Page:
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Title: Achieving landscape-scale conservation for Scotland's rainforest epiphytes
Author: Eaton, Sally
ISNI:       0000 0004 7226 5569
Awarding Body: University of Glasgow
Current Institution: University of Glasgow
Date of Award: 2018
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Within the UK, the continuing biodiversity crisis has led to a policy driven shift in the conservation sector; moving away from localized site scale conservation to a landscape-scale. This approach encourages fragmented habitat patches to be integrated into a much larger habitat network. Epiphytic lichens provide an ideal model system for studying the effectiveness of conservation initiatives within fragmented habitats, due to their metapopulation structures whereby individual trees within woodlands (and woodland stands within wooded landscapes), represent isolated habitat patches. Old-growth woodland in particular provides suitable habitat to a suite of lichens known as the Lobarion community, which are declining throughout Europe. Regeneration within these old growth areas, though essential for future habitat persistence, causes shading and ultimately leads to local extinctions of shade intolerant lichen epiphytes. A landscape scale conservation strategy that relies on habitat permeability to balance colonisation of post-regeneration woodland patches with extinctions in ageing woodland patches elsewhere in the landscape has been proposed as a management strategy to meet the needs of both lichen epiphytes and their woodland habitat. The unique conditions found in western Scotland, combining a relative abundance of high quality old growth habitat (in a European context) coupled with robust populations of some members of the Lobarion community, could provide an ideal opportunity to test such a management strategy. In this thesis, the plausibility of landscape-scale conservation as a management strategy for epiphytic lichens is explored, using a suite of nine target epiphytes of contrasting ecological traits set within Glen Creran, a temperate rainforest on the west coast of Scotland: 1. The habitat requirements of nine target epiphytes were identified and predictions of species distribution made over an entire glen using a species distribution modelling (SDM) approach. The SDM’s were found to apply more generally within the wider biogeographic area for five of the nine species, providing an evidence base for future conservation plans in Scotland’s rainforest zone. 2. A novel method to determine dispersal distance in lichen epiphytes was developed, combining a mechanized propagule trap with molecular techniques. This methodological advance allowed the first direct comparative study of lichen epiphytes in a natural context. 3. An agent based model was developed combining the results of 1. and 2. above to investigate the effect of habitat connectivity on colonisation in six contrasting lichen epiphytes, enabling inferences of species response to landscape-scale conservation scenarios within the study system to be made.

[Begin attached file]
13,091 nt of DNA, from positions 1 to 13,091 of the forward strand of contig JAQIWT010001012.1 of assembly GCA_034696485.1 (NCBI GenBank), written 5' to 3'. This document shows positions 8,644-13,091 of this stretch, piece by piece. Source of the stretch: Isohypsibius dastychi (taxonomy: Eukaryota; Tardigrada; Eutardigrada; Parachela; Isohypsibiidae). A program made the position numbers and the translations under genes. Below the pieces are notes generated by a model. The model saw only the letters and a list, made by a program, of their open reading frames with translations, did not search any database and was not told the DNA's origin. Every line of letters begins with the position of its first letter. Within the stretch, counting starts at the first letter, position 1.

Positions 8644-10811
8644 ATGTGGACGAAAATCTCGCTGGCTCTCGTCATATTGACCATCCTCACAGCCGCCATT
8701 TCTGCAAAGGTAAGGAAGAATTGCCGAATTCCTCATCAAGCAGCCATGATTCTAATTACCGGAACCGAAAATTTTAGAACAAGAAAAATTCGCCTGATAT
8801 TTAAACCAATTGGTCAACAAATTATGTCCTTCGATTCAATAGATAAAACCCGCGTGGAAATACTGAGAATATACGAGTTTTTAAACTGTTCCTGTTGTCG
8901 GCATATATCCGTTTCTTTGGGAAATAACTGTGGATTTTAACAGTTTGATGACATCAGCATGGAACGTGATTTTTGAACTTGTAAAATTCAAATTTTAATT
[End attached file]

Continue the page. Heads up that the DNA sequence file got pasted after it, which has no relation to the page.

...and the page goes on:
Supervisor: Not available Sponsor: Not available
Qualification Name: Thesis (Ph.D.) Qualification Level: Doctoral
EThOS ID:  DOI: Not available
Keywords: QH Natural history ; QH301 Biology